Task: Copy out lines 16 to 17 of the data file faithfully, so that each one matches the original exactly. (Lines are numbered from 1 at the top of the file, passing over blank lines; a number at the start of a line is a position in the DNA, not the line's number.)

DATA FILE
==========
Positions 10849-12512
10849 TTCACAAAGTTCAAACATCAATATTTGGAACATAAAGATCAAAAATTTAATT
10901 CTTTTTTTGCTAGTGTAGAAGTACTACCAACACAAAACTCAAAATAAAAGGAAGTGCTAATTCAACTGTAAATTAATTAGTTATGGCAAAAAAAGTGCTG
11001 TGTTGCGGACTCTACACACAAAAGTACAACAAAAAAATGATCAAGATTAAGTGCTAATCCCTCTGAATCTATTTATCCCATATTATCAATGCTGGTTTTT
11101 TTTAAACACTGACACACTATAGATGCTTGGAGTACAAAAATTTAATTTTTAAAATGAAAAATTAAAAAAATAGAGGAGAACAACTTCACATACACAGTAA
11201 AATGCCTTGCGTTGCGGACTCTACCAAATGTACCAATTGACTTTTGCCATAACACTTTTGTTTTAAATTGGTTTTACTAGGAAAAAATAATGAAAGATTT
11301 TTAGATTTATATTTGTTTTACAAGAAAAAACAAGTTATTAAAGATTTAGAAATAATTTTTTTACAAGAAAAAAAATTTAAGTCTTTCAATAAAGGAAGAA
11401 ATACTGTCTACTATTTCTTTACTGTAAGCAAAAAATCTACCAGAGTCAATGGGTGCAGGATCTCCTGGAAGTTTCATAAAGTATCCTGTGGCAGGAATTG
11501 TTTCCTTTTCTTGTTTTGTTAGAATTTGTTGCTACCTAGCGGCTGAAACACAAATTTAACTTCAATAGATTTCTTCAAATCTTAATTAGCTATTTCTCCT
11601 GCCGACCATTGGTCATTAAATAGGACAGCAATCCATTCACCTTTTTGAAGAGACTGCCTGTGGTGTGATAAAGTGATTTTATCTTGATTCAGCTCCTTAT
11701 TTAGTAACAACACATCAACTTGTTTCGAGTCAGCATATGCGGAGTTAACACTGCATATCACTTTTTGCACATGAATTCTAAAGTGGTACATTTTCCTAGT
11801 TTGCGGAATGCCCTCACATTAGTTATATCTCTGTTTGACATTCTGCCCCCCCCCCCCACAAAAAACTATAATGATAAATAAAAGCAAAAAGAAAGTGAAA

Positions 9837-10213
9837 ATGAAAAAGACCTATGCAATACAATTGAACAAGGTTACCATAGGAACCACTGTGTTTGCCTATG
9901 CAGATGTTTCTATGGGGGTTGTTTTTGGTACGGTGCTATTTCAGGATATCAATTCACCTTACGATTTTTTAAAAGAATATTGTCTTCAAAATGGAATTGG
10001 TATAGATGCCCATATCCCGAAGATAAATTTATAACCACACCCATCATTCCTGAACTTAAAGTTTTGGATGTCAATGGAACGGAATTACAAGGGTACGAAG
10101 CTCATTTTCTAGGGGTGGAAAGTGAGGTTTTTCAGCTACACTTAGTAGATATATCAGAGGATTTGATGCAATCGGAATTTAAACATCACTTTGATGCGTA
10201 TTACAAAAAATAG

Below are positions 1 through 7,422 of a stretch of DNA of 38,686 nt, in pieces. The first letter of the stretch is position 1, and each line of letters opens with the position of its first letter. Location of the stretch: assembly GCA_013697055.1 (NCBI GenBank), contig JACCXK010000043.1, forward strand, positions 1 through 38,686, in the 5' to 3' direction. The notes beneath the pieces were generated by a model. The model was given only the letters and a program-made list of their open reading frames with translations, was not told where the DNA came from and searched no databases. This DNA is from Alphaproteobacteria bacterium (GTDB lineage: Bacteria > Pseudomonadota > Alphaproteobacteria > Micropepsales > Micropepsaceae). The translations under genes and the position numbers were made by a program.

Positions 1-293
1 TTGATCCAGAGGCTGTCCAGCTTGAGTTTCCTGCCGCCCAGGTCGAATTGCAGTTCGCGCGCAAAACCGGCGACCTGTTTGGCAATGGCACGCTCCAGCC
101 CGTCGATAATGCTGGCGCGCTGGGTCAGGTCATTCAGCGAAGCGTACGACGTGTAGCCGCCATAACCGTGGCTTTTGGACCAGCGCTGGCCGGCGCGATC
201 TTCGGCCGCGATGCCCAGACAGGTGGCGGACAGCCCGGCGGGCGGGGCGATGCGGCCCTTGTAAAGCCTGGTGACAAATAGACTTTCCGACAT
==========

10001 TATAGATGCCCATATCCCGAAGATAAATTTATAACCACACCCATCATTCCTGAACTTAAAGTTTTGGATGTCAATGGAACGGAATTACAAGGGTACGAAG
10101 CTCATTTTCTAGGGGTGGAAAGTGAGGTTTTTCAGCTACACTTAGTAGATATATCAGAGGATTTGATGCAATCGGAATTTAAACATCACTTTGATGCGTA